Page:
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How global warming is reshaping winter life in Canada

melting snow
Credit: Pixabay/CC0 Public Domain

As we begin to emerge out of yet another mild winter, Canadians are once again being reminded of just how acutely global warming has changed Canada's winter climate.

The impacts of this mild winter were felt across the country and touched all aspects of winter culture. From melting ice castles at Québec's winter carnival, to a dismal lack of snow at many Western Canada ski resorts, seemingly no part of Canada was unaffected. But the change that will likely be felt most keenly by many Canadians is the loss of a reliable outdoor skating season.

For the second year running, Ottawa's Rideau Canal Skateway was closed for what should be the peak of the skating season. In 2022-2023, the Skateway did not open at all for the first time ever. This winter, a portion of the Skateway opened briefly in January, but continuing forced a closure again after only four days of skating. In Montréal, fewer than 40 percent of the city's outdoor rinks were open in the middle of February.

There is no obvious upside to this story. Outdoor skating in Canada is fast becoming the latest casualty of our failure to confront the reality of the climate crisis.

On thin ice

More than a decade ago, our research group published our first analysis of how outdoor skating was being affected by warming in Canada. We showed that even as of 2005, there was already evidence of later start dates, and shorter skating seasons across most of the country.

These conclusions were echoed by subsequent publications from the RinkWatch project, which has reported consistent declines in skating season length and quality in many Canadian cities.

Meanwhile in Ottawa, skating days on the Rideau Canal Skateway have been trending downwards over the last 20 years. In this time, the typical skating season has decreased by almost 40 percent, a trend that is clearly correlated with increasing winter temperatures over the same period.

Moving in the wrong direction

Climate mitigation progress continues to be far too slow.

A report on the management of the Rideau Canal Skateway in 2023, produced by the CBC.

Global CO2 emissions reached their highest level ever recorded in 2023, and average global temperatures have now reached 1.3 C above pre-industrial temperatures. If these trends continue, we are on track to reach 1.5 C—the lower threshold of the Paris Agreement temperature target—in less than seven years.

In our 2012 paper, we estimated that suitable rink flooding days could disappear across most of southern Canada by mid-century. In a more recent analysis of Montréal's outdoor rinks, we estimated that the number of viable skating days in Montréal could decrease to zero by as early as 2070.

In hindsight, these and other similar projections may have been far too optimistic. In a study of Rideau canal skating days published in 2015, the authors projected declining but sustained skating conditions throughout this century, even in a high future emissions scenario. The reality of the past two seasons shows that skating conditions have deteriorated far more quickly than predicted.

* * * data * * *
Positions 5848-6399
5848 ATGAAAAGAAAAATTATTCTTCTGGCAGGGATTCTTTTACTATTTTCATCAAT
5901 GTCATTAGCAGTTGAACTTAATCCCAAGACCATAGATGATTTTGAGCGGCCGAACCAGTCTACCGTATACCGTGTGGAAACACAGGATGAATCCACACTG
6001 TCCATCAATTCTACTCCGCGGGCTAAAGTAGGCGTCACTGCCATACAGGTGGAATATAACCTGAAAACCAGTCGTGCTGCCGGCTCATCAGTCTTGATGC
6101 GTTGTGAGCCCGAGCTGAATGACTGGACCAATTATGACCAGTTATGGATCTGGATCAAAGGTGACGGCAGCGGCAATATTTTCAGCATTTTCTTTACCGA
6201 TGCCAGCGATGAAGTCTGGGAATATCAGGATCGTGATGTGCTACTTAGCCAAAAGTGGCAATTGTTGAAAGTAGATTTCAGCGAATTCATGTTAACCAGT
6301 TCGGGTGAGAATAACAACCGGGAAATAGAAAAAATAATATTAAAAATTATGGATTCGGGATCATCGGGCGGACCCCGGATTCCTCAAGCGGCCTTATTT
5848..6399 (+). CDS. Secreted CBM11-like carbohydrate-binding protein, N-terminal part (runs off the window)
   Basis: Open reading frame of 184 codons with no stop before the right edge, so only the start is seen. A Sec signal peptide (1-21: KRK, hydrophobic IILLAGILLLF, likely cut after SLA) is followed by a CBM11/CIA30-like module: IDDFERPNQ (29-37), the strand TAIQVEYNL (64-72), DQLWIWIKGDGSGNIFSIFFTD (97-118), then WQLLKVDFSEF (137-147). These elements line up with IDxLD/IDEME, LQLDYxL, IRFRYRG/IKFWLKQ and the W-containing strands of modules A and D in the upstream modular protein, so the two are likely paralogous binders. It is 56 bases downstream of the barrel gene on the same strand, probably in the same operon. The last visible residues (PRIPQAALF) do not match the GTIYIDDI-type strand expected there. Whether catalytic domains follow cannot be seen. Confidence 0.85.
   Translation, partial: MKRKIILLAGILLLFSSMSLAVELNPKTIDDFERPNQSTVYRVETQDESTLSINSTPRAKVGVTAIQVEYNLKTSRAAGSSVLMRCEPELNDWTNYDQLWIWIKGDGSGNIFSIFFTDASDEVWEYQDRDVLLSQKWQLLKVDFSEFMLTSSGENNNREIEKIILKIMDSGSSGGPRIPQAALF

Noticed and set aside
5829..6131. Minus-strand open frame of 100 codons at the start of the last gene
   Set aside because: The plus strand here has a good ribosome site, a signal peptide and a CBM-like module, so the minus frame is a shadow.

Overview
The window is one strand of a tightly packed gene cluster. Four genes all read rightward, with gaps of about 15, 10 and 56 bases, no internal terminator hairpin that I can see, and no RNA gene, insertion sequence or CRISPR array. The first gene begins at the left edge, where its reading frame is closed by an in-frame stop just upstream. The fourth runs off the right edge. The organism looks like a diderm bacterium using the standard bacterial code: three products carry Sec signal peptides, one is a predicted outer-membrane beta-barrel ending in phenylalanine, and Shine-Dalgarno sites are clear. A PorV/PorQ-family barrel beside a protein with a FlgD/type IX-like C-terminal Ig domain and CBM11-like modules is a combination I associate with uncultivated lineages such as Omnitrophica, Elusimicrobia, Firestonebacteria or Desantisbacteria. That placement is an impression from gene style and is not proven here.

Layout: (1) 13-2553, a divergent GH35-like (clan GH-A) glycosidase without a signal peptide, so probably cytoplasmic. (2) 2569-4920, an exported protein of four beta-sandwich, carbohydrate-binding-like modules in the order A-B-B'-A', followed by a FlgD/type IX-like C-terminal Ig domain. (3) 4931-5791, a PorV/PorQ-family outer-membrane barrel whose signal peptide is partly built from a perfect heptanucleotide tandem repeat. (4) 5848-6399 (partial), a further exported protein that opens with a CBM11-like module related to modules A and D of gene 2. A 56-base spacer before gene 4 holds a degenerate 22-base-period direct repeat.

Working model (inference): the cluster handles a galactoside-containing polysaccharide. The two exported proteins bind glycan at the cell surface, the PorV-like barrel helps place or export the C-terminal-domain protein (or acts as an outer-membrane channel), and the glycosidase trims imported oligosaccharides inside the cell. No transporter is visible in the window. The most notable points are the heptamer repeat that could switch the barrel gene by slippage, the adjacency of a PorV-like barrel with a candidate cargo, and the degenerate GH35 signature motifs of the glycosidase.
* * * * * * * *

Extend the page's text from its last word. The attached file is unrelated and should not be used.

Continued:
Global temperatures in 2023 were the highest ever recorded, as were winter temperatures in December 2023 and January 2024. Since 1950, winter temperatures in Canada have increased by more than 3 C, which is about three times the rate of over this same period.

Outdoor rinks require at least three consecutive very cold days to establish a foundation of ice, followed by enough cold days to maintain a good ice surface. Temperatures above freezing are poorly tolerated by outdoor rinks, and rain is often disastrous.

A few degrees of warming in January and February temperatures can be the difference between a rink that is skatable and one that is not. As winters continue to warm, the case for building and maintaining outdoor municipal rinks will become harder to justify.

A stark and still changing new reality

As years go by without any real progress on climate mitigation, it is becoming increasingly difficult to imagine a future in which outdoor rinks will be widely available without artificial refrigeration. Other winter activities will also be affected by changing snow conditions, but outdoor skating will likely be hit first in direct response to warming winter temperatures.

Wayne Gretzky famously learned to skate and play hockey in Branford, Ont. in the 1960s on an outdoor rink built by his father. Reliable winter skating conditions in southern Ontario are already mostly a thing of the past, and are becoming more and more scarce as global warming progresses. It is increasingly unlikely that current and future generations will be able to follow Gretzky's path.

This reality is both a tragic injustice for many young Canadians and an to a core aspect of the Canadian winter identity.

Preserving what remains of Canada's winter skating culture will require that we rapidly step up our efforts to drive down CO2 emissions and stabilize global temperatures. Otherwise, Joni Mitchell's "river I could skate away on" will become an increasingly wishful dream that soon will exist only in the lyrics of old songs.

Provided by The Conversation

This article is republished from The Conversation under a Creative Commons license. Read the original article.The Conversation

Citation: How global warming is reshaping winter life in Canada (2024, February 21) retrieved 16 April 2024 from
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